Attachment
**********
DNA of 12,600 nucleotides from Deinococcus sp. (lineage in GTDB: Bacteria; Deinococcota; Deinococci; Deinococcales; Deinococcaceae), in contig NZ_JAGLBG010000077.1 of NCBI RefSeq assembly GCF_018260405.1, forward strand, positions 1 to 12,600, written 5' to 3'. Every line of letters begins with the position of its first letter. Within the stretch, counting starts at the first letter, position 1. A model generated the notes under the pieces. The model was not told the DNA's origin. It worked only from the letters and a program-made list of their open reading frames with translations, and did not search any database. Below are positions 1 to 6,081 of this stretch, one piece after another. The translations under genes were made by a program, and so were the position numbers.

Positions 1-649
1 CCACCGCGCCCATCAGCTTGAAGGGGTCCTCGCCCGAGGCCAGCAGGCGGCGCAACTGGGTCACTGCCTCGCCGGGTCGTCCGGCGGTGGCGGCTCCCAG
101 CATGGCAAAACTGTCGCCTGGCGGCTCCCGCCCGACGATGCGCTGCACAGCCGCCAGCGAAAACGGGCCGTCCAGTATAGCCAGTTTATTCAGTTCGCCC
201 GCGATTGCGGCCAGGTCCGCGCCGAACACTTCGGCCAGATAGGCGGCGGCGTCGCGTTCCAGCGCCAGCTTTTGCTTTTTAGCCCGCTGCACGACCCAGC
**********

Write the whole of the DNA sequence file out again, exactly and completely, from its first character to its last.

DNA of 12,600 nucleotides from Deinococcus sp. (lineage in GTDB: Bacteria; Deinococcota; Deinococci; Deinococcales; Deinococcaceae), in contig NZ_JAGLBG010000077.1 of NCBI RefSeq assembly GCF_018260405.1, forward strand, positions 1 to 12,600, written 5' to 3'. Every line of letters begins with the position of its first letter. Within the stretch, counting starts at the first letter, position 1. A model generated the notes under the pieces. The model was not told the DNA's origin. It worked only from the letters and a program-made list of their open reading frames with translations, and did not search any database. Below are positions 1 to 6,081 of this stretch, one piece after another. The translations under genes were made by a program, and so were the position numbers.

Positions 1-649
1 CCACCGCGCCCATCAGCTTGAAGGGGTCCTCGCCCGAGGCCAGCAGGCGGCGCAACTGGGTCACTGCCTCGCCGGGTCGTCCGGCGGTGGCGGCTCCCAG
101 CATGGCAAAACTGTCGCCTGGCGGCTCCCGCCCGACGATGCGCTGCACAGCCGCCAGCGAAAACGGGCCGTCCAGTATAGCCAGTTTATTCAGTTCGCCC
201 GCGATTGCGGCCAGGTCCGCGCCGAACACTTCGGCCAGATAGGCGGCGGCGTCGCGTTCCAGCGCCAGCTTTTGCTTTTTAGCCCGCTGCACGACCCAGC